In The City: A Global History noted urban scholar Joel Kotkin considers humankind’s unique and brilliant creation, the city, as this phenomenon has occurred throughout history and around the globe. Kotkin argues that, from its inception, the human city was based upon three fundamental concepts: The city is a place that is sacred, a place that is safe, and a place that is busy with commerce. Kotkin commences his study with the first known human cities, created about 5000 b.c.e. in the fertile crescent known to the Greeks as Mesopotamia. The oldest cities in this region were established in the valley between the Tigris and Euphrates Rivers. Each of these cities began as the location of a sacred place.
In Ur, the largest of the ancient Mesopotamian cities, the city center was the seventy-foot shrine to Nannar, the Moon god. This tower dominated the entire city. Little wonder, then, that the priestly class dominated the city’s citizens. It was to protect the sacred place that Mesopotamian cities developed city walls. So protected was the sacred place that the court surrounding it became the central marketplace. This pattern of a city as a sacred space, dominated by priests and protecting the commerce at its center, was to spread across Mesopotamia and into Egypt. In the latter locale, the city was dominated by a single priest, the pharaoh, who ultimately claimed to be a god. Egypt’s great pyramids are still reminders of the power of the sacred place. China and India also developed cities featuring a sacred place often dominated by a single priest or prophet. Even as far away as the Americas, which had no contact with the rest of the globe, great cities, following the same pattern of sacred place, safety and commerce, were erected in Mexico and Peru.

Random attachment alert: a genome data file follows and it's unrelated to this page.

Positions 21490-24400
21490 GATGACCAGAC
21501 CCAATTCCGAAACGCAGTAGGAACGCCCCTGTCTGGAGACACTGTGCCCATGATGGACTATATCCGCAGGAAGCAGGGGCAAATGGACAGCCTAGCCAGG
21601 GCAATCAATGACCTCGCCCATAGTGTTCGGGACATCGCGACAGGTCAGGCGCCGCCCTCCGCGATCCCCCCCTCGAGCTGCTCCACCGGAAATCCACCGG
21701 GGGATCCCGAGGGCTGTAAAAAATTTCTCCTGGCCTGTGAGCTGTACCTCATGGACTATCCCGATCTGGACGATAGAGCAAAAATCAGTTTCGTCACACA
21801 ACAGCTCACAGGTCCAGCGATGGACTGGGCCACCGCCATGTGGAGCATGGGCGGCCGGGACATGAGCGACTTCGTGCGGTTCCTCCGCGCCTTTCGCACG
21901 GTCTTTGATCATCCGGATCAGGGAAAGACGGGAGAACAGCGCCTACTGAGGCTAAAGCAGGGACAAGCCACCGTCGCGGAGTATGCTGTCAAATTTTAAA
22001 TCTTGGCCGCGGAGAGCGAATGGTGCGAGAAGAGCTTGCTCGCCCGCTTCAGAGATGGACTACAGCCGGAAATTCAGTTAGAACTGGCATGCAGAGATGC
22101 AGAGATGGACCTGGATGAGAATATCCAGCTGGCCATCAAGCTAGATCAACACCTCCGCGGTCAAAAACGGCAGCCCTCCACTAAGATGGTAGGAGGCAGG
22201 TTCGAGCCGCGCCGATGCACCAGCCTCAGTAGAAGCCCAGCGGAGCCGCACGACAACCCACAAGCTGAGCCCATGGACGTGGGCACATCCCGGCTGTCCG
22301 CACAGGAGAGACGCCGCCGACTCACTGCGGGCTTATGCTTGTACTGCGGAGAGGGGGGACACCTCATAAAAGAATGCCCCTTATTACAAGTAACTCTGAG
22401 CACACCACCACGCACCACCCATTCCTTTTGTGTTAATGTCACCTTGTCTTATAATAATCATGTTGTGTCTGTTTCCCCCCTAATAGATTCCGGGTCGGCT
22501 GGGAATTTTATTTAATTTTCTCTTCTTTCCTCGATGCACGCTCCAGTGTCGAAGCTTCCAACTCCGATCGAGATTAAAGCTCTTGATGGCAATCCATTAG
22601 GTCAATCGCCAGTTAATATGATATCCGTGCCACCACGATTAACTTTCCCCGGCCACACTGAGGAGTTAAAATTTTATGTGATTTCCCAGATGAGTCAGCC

An important variation in the pattern of ancient cities took place in Babylon, which Kotkin describes as deliberately established by Sargon to be his imperial city. This variation provides protection for a large empire associated with the imperial city, and, under this protection, commerce expands from the central market and embraces the entire empire. In the Far East, cities in China, Japan, and Korea also became imperial capitals. By the eighth and ninth centuries c.e., Phoenician Tyre and Sidon had become commercial giants, especially in trade involving shipping, and thus the power began to shift from the priests to the commercial class. Carthage, in North Africa, was the most powerful of such commercial cities. Cities built primarily for commerce were to fall to a new variant: the city designed for conquest.
Ancient Greek cities, on Crete as well as the Greek mainland, were organized around sacred places and supported large markets at their centers, but above all they were intended for conquest. The Athenian philosopher Plato was said to observe that every city is constantly at war with every other city. The greatest of these warrior cities was Athens, in which every male citizen was trained as a soldier. Famous for its center, which holds the sacred Acropolis, the Theater of Dionysus (also a place of worship), and the Agora or marketplace, Athens saw its natives produce great architecture, poetry, drama, visual art, and the creation of a governing democracy, but its main function was always military.
Athens and the other Greek city-states, however, could never form a permanent confederacy. Successful at joining together to turn back Persian imperialism, the Greek cities finally destroyed one another, the crowning blow being the conquering of Athens by Sparta. Weakened, the Greeks fell to Phillip of Macedonia, and it was his son Alexander who conquered the area from Greece to India. To rule over this vast empire, Alexander established in Egypt the grand Hellenistic city of Alexandria, which Kotkin labels the first cosmopolitan city. What characterizes the cosmopolitan attitude is that, although the culture is dominated by a central ideal, all other cultures, religions, and races are...
(The entire section is 1,994 words.)